In this chapter we have discussed how nonlinear optical methods, and in particular second-harmonic generation (SHG), can be used to investigate the molecular order in polyelectrolyte layer-by-layer films containing azopolymers. After a brief outline of the basic theory of SHG for interface studies, we have shown how its polarization dependence can be used to obtain quantitative information about the orientational distribution function of azo-groups in these thin films. However, even a qualitative analysis of the SHG signal can give important information about the film structure. For example, the SHG dependence on the azimuthal rotation of the sample has shown that the way the films are dried has a marked influence of their molecular arrangement, which is isotropic for slow (spontaneous) drying, while it becomes anisotropic and inhomogeneous with nitrogen-flow drying.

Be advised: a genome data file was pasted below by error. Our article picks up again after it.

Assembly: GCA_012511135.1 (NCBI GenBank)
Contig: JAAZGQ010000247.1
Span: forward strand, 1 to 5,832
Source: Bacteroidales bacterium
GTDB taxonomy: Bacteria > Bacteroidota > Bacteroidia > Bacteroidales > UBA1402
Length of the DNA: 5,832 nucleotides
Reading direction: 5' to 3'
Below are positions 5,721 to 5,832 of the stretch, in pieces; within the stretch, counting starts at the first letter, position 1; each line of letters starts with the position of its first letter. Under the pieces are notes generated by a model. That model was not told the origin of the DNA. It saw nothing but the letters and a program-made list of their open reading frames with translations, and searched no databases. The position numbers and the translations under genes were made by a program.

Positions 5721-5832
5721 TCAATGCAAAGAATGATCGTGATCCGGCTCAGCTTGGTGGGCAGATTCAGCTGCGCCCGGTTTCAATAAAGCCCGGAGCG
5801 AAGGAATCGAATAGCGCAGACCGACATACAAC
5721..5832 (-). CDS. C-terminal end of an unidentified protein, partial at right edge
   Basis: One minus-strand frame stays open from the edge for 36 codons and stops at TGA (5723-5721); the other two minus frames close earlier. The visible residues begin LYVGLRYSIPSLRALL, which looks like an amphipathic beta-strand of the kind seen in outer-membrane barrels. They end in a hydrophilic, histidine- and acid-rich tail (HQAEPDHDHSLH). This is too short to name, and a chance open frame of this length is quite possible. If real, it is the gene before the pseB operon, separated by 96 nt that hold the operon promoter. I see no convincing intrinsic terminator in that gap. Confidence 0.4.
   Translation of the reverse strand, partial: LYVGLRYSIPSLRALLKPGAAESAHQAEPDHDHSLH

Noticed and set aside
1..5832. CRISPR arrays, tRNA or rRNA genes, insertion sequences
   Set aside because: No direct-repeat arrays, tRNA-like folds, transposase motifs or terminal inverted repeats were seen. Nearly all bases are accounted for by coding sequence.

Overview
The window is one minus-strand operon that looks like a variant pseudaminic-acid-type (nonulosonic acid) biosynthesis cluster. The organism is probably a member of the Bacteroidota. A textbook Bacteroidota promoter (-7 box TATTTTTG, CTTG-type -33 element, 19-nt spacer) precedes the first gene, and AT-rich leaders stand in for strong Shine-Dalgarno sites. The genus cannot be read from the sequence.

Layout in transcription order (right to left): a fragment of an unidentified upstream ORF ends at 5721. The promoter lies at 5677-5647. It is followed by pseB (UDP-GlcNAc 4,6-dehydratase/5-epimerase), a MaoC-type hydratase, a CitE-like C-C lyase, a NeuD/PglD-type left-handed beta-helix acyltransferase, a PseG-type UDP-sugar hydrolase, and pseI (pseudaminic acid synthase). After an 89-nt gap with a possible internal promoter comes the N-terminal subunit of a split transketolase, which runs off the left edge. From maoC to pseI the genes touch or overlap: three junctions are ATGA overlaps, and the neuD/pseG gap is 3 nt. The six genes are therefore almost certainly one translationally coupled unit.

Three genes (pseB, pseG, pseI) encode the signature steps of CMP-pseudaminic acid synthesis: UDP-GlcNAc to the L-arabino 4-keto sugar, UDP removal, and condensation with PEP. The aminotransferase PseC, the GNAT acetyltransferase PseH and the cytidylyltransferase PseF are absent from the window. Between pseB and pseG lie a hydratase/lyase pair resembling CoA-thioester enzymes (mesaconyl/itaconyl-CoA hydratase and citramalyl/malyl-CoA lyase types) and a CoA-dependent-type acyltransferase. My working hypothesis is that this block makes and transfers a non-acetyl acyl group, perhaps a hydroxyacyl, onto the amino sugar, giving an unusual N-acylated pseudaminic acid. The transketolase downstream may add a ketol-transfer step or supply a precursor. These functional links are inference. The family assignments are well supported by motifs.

We have also investigated how the molecular ordering depends on the film thickness and fabrication conditions, especially the pH of the assembling/rinsing solutions. In contrast to previous reports in the literature, we did not find that all layers keep the same relative orientation, leading to a linear increase of the optical nonlinearity with thickness. Instead, we find that for films fabricated at low or high pH, the nonlinearity tends to decrease for thick films (~10 bilayers). Films fabricated at neutral pH generate an SHG signal that does not vary significantly with thickness, except for a slight alternation in intensity for films with odd or even number of layers. These results are due to the influence of adjacent polyelectrolyte layers on the order of an adsorbed layer, that is, the order of the last adsorbed layer is different than that for layers within the film. Phase measurements of the SHG signal confirm the reorientation of polymer groups in the last layer after adsorption of an additional polyelectrolyte layer. Finally, we have also studied the thermal stability of the molecular arrangement by SHG measurements as a function of sample temperature. We found that the nonlinear response presents a gradual and significant reduction upon heating, so that a clear glass transition temperature cannot be defined for these ultrathin layer-by-layer films. Again, the thermal stability of the samples depends on their fabrication conditions (pH and thickness), with higher charge density in the polyelectrolytes and substrate promoting better complexation and improving their thermal stability. We also noted that the disordering effect of heating is reversible, and the SHG signal is recovered upon cooling. However, a few samples had their molecular arrangement becoming anisotropic after a heating/cooling cycle, as a result of aggregation and formation of molecular domains at the scale of tens of micrometers. We hope that these examples of SHG applied to the study of thin nonlinear optical polymer films have shown how powerful the technique can be to obtain information about the film structure at the molecular level, with also important consequences for their applications in optical devices.